It's not going to happen, but we could really use a reform process in this country with regard to how elections are conducted.
An obvious point is voting rights and the convenience of voting. I gather that every genuinely democratic country in the world, except for us, has independent, respected, apolitical voting commissions that control registration, the allocation of voting machines, and everything else about the process to make sure that it is done fairly.
We don't, and, in consequence, we are just asking for huge problems. Imagine if the election had been much closer, and if minorities had responded with less massive outrage to the organized national efforts to disenfranchise them, and if it had all come down to a few thousand contested ballots in Ohio and Florida against the background of huge lines of voters in Democratic areas who had gone home because their areas were under-served.
Early voting aside, there's no reason not to have at least a 24-hour long uniform national election time when voting is open everywhere. I also think voting should be mandatory, with a fine for not voting or something like a refundable tax credit for having done so.
Republicans don't want voting to be easier, of course, but I'm not always convinced that the Democrats do either. By definition, if you are an incumbent, things are working out OK for you, and risking change of some kind by dramatically expanding the effective franchise is potentially disruptive.
Another issue is gerrymandering. The Democrats won more House votes than the Republicans, yet are well in the minority in the House of Representatives because the Republicans, by winning so many state houses in 2010, were able to lock themselves in (until 2020) so pervasively, wasting Democratic votes by giving the Dem districts overly large majorities. Here again, of course, there is a tendency for incumbents on both sides to like the process.
I read extensively in the legal and political science literature on gerrymandering about 20 years ago. At the time, the consensus seemed to be:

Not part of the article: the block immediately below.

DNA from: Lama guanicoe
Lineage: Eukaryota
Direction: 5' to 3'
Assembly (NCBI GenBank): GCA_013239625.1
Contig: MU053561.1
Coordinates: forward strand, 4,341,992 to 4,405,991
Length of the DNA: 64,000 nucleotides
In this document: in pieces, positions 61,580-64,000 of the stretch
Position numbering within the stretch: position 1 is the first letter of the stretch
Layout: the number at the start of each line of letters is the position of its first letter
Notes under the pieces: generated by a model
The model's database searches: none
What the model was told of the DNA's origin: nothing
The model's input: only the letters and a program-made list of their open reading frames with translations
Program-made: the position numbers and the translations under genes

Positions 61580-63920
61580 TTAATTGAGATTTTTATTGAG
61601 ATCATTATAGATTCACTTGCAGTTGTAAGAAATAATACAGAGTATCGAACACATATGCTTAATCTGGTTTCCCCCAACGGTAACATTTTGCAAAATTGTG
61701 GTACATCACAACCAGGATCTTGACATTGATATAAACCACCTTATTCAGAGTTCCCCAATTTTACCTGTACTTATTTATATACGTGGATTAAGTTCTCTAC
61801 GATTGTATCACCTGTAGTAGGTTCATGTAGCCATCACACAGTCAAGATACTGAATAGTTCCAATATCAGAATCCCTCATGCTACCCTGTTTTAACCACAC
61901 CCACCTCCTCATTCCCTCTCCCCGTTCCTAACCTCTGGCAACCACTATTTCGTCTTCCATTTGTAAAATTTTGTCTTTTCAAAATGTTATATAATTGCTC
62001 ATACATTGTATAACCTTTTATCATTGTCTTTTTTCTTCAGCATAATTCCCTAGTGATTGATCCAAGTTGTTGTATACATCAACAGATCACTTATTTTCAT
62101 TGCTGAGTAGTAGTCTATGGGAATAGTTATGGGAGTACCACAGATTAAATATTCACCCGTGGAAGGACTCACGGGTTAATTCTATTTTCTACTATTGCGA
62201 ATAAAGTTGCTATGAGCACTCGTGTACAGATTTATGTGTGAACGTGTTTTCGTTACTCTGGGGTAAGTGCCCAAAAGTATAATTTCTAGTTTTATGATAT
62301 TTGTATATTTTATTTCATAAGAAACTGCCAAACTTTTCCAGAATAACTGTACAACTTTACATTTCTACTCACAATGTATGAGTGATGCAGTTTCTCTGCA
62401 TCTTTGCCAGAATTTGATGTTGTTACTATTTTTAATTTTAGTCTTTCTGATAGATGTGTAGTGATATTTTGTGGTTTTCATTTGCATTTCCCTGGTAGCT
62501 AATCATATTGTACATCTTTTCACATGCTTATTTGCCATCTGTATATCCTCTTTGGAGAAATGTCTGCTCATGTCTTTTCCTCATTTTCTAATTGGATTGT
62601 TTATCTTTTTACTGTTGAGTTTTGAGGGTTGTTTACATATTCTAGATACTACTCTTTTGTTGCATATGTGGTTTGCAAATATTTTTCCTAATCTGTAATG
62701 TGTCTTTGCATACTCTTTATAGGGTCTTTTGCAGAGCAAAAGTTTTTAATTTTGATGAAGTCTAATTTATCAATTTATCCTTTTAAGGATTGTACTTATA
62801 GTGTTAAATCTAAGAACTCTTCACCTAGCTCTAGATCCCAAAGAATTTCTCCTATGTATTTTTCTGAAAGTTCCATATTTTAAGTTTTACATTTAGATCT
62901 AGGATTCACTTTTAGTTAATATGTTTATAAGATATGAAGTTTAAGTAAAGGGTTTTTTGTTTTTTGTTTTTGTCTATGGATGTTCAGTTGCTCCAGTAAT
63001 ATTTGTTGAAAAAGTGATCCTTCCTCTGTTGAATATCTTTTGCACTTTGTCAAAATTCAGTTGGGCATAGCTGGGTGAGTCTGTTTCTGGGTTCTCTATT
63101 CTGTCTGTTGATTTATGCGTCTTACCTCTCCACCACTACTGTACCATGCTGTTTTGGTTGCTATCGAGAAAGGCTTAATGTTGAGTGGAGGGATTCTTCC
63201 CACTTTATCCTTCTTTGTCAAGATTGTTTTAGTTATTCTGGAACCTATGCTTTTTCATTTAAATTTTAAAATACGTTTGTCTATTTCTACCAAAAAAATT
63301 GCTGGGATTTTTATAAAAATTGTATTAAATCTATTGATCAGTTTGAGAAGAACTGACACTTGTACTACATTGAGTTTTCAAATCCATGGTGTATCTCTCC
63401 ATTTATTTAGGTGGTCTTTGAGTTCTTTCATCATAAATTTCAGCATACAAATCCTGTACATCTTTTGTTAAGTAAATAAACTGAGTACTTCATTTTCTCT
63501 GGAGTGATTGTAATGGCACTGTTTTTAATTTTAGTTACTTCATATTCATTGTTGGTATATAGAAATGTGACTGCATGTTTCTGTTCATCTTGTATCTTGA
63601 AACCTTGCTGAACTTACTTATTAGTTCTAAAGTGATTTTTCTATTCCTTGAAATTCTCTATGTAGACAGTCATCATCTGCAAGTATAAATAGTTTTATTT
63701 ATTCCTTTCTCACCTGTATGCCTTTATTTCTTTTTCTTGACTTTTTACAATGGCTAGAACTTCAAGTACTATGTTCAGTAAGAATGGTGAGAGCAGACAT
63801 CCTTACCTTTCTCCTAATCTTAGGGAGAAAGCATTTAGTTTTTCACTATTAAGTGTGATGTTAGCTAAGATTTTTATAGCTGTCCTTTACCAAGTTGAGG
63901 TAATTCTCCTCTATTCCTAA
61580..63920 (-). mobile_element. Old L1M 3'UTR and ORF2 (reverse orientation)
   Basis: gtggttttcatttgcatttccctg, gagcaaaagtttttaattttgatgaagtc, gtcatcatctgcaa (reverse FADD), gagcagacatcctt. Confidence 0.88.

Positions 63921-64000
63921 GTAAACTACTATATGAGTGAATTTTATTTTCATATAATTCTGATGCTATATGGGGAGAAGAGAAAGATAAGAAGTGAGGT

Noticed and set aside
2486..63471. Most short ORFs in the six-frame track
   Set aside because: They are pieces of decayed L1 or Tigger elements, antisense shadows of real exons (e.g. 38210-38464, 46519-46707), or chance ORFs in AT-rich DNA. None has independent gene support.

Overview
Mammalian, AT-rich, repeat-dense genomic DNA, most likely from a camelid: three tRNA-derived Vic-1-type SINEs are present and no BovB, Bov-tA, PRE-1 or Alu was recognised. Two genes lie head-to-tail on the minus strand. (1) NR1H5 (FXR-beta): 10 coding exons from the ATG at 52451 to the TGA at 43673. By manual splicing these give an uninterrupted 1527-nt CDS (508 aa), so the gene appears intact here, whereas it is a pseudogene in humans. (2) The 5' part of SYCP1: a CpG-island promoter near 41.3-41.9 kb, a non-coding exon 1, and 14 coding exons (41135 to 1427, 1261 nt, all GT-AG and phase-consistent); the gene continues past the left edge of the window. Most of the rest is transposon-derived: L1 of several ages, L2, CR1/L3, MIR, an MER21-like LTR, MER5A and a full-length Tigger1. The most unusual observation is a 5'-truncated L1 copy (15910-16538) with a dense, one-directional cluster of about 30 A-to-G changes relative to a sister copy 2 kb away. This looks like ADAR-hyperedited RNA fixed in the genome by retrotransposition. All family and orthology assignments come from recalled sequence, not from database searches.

(a) it's not as bad a problem as people think, because doing it well is a bit tricky. For example, if you try to win everywhere by 51-49, then you risk losing everywhere in a wave election,
(b) we can't just hand the problem to computers, because how to draw districts is an inherently and properly political question. For example, might we want to keep true neighborhoods together? Should we try to ensure some minority representation? Etcetera.
While I'm no longer current on this literature, I gather that there's been a sea change in the intervening time, simply because the ability to engage in precision gerrymandering has grown so enormously for technological reasons. So the wisdom I described above, especially (a), is no longer persuasive, if it ever was. And so far as (b) is concerned, one can feed the computers loose criteria in designing congressional districts, without permitting them to be politically tailored as they are today.
Political reforms that address the voting process, people's ability to vote, and Congressional district design are too important not to get attention along with the question of campaign finance reform (on which the Supreme Court's current stance remains ludicrous and extremely dangerous even in the aftermath of 2012's big money misfires).